The other answers here are seriously flawed in one way or another. You'll see why by reading this:
Sealing of sleeves can be accomplished several ways, although many practices which are thought to be satisfactory are actually very detrimental to the copper tube.
One such practice that should be avoided is the sealing of the space between the tube and sleeve with silicon caulk. Many silicon caulking materials outgas ammonia and/or methanol during their curing process. The outgassing of ammonia, within the sleeve, can lead to stress corrosion cracking of the copper tube, and eventual failure.
Another often employed practice that should be avoided is the sealing of the sleeve with hydraulic cement. Though no adverse reaction with the copper tube will occur, the fact that the tube is held very rigid at the location of the hydraulic cement may contribute to stress fracturing of the tube at that point. Stress fracturing is caused by overworking the tube at that point through motion from thermal expansion/contraction, movement of the backfill material by freezing and thawing, or settling of the soil or structure around the sleeve and tube by improper compaction of the backfill.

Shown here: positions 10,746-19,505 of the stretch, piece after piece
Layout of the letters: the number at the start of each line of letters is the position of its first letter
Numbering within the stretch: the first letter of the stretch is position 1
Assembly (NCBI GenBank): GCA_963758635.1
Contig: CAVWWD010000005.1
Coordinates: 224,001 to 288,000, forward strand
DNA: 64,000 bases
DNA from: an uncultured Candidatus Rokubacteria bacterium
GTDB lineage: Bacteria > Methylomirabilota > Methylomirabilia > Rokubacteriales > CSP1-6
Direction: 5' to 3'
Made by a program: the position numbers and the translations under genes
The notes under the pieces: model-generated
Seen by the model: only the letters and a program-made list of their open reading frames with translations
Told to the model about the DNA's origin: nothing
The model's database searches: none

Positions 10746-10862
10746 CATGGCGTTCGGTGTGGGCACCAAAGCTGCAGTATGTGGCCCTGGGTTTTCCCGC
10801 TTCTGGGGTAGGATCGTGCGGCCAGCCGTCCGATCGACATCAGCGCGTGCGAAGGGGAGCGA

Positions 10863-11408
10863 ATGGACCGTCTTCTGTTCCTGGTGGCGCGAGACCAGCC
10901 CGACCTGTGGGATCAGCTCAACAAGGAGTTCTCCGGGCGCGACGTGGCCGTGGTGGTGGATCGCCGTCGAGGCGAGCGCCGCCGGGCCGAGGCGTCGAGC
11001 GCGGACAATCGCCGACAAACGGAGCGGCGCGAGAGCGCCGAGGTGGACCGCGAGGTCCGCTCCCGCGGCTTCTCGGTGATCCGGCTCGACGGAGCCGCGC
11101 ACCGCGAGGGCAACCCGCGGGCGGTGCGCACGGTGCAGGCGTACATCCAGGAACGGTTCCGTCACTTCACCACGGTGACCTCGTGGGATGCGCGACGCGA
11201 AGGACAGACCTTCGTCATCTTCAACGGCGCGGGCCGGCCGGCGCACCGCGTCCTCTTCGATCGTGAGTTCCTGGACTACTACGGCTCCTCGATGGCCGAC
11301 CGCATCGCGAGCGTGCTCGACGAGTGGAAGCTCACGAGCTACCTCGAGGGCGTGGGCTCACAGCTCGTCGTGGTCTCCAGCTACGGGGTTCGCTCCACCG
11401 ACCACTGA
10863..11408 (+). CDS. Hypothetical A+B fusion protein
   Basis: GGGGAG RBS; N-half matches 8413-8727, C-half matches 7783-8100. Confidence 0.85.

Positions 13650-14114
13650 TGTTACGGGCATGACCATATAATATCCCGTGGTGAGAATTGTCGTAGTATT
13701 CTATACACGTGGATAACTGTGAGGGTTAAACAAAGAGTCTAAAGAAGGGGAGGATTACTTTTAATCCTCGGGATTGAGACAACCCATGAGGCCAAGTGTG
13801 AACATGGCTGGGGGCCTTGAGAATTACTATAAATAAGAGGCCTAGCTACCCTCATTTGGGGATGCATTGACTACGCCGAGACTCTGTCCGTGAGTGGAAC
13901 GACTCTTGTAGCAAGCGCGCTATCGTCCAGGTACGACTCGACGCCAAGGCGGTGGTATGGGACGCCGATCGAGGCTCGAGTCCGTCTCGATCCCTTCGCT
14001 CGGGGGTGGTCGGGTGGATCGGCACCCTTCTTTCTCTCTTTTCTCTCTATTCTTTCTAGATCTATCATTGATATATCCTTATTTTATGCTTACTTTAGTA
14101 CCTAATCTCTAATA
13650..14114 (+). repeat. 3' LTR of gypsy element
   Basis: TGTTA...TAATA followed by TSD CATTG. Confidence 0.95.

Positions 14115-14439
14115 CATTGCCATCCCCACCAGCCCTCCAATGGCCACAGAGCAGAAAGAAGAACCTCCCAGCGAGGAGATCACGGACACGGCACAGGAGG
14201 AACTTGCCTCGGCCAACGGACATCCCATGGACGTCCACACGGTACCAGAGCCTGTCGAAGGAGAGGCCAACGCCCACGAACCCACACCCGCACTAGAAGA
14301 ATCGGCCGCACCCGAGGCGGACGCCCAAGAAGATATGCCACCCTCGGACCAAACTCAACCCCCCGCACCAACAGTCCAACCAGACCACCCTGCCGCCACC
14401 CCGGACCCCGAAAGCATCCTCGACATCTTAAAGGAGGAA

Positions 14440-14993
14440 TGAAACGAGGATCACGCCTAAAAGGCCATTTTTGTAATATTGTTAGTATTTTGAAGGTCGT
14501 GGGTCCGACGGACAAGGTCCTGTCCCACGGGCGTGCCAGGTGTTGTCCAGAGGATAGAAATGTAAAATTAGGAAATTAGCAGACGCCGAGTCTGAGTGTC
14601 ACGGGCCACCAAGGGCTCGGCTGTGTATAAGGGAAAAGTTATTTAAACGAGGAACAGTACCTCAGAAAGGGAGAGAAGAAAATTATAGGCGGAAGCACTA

Two inexpensive and easily installed ways to properly seal sleeves, water-tight can be accomplished using Fernco TM elastomeric clamps (Figures 1 and 2 above) and electrician's duct seal (Figure 3). Both of these allow the tube to expand and contract and move within the sleeve and still maintain the water-tight seal.
It only takes one serious flaw in an approach to risk failure and water infiltration.